News

Fuelling Cooperation: The Indo-Pacific Hydrogen Transformation, Perth Usasia Report

By August 27, 2021 3   min read  (498 words)

August 27, 2021 |

Fuel Cells Works, Fuelling Cooperation: The Indo-Pacific Hydrogen Transformation, Perth Usasia Report

Integrating hydrogen into energy systems has become a major international priority. The principal objective is to exploit hydrogen’s potential to unlock greater renewables penetration, and thus avoid the most extreme effects of climate change. However, energy security, technology leadership, and infrastructural concerns also support the hydrogen agenda.

Many governments are seeking to establish hydrogen in the Indo-Pacific energy system, and the creation of an integrated Indo-Pacific hydrogen market would transform regional geopolitics.

Australia’s most significant opportunity in this emerging market lies in its potential role as the principal supplier of green hydrogen, with few other countries as well-placed for the job. However, international cooperation will be essential to create this market and realise Australia’s position in it.

This report, written by Perth USAsia Centre Policy Fellow, James Bowen, highlights the critical importance of countries working together to overcome obstacles such as a massive need for new infrastructure investment over several decades, examines the huge, shared benefits that could flow from a successful process, and provides several practical policy recommendations to help Australia realise its own and the broader Indo-Pacific’s hydrogen potential.

Integrating hydrogen into energy systems has become a major international priority. The principal objective is to exploit hydrogen’s potential to unlock greater renewables penetration, and thus avoid the most extreme effects of climate change. However, energy security, technology leadership, and infrastructural concerns also support the hydrogen agenda.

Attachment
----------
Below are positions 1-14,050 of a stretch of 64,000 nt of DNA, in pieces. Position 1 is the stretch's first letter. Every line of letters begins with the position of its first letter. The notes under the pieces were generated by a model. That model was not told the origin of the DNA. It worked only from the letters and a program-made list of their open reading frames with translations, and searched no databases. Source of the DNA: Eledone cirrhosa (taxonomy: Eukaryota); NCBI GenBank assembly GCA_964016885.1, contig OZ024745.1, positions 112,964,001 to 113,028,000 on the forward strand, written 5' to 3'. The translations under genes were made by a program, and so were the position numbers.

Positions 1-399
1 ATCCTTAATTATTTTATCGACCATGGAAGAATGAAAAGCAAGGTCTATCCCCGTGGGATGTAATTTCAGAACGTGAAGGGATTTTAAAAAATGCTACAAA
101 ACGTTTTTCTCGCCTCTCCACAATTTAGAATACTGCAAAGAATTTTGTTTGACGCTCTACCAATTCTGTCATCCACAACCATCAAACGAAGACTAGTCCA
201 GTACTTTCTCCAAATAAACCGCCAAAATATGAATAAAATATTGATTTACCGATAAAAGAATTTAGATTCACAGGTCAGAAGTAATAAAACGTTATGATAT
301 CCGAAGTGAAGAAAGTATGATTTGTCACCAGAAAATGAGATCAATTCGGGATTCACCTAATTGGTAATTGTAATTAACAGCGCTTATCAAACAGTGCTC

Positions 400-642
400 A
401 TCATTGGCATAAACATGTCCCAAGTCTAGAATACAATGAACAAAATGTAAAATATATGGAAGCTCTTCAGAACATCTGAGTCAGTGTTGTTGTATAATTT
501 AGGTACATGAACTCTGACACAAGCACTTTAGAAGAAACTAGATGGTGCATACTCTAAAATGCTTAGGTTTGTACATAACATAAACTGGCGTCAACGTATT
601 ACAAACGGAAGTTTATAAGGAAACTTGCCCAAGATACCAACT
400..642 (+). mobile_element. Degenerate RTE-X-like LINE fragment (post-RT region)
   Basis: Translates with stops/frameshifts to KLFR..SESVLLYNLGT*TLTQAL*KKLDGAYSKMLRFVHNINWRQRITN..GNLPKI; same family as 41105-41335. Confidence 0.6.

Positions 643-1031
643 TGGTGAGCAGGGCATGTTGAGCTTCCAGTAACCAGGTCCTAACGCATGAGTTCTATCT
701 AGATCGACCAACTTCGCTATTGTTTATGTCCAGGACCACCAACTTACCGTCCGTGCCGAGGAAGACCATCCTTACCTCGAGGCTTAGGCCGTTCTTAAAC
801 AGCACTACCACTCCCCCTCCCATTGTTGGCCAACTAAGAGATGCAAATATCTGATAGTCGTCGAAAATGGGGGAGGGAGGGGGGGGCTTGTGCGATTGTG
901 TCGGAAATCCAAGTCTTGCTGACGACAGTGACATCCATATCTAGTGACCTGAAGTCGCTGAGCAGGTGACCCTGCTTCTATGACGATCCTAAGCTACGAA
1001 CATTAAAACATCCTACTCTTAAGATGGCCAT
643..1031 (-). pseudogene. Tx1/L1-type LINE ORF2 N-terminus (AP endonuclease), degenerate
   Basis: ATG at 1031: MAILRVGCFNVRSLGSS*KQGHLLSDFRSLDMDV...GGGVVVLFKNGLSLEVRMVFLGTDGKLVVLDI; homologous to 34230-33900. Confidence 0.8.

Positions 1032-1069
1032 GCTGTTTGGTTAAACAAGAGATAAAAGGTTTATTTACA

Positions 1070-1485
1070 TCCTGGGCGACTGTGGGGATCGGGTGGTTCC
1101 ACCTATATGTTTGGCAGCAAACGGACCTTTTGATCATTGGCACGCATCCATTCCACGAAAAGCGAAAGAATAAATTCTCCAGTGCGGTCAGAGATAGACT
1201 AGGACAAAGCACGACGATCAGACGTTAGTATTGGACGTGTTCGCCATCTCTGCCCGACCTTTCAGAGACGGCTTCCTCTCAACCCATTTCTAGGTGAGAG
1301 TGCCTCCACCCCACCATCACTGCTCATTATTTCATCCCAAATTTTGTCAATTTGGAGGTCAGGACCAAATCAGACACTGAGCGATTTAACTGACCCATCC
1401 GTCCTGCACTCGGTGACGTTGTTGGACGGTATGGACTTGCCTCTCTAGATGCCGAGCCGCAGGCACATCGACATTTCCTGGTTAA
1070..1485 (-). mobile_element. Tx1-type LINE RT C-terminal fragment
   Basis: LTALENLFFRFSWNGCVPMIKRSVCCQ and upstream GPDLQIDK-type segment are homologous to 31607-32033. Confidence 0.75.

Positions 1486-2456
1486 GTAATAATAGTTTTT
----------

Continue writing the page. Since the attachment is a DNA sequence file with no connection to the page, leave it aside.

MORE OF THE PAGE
Many governments are seeking to establish hydrogen in the Indo-Pacific energy system. The leading players – including Japan and Korea – are from the region and have led the past development of new energy markets.

Extra-regional players, principally from Europe, are also drawn to the Indo-Pacific’s huge hydrogen opportunities. The creation of an integrated Indo-Pacific hydrogen market would transform regional geopolitics. It would help avoid the worst effects of climate change. It would

also sustain greater levels of energy security and regional interdependence.

New winners and losers will emerge from new structures of energy production, consumption, and trade. The strategic effects of a hydrogen transition are likely to be overwhelmingly positive for Australia and its regional partners.

Australia can become a regional hydrogen superpower. It has the natural resources and technical capacity for large scale production of ‘green’ hydrogen, and is an established and reliable energy supplier to the region. Indeed, Australia’s emergence as a hydrogen exporter is essential to create an integrated regional market that delivers shared environmental, economic, and strategic dividends.

However, international cooperation will be essential to create an Indo-Pacific hydrogen market. The major priorities including mobilising investment in dedicated energy infrastructure, establishing regional standards, and sharing the benefits and risks when creating crossborder value chains.

There are several steps Australia can now take to help realise the Indo-Pacific hydrogen vision. At home, governments should prioritise accelerating domestic hydrogen development, with a focus on export-oriented green hydrogen projects. Internationally, it will be essential to work with partners to establish regional platforms for trade, investment, and energy system integration.

Download the full report

 

FuelCellsWorks

Author FuelCellsWorks

More posts by FuelCellsWorks
error: Alert: Content is protected !!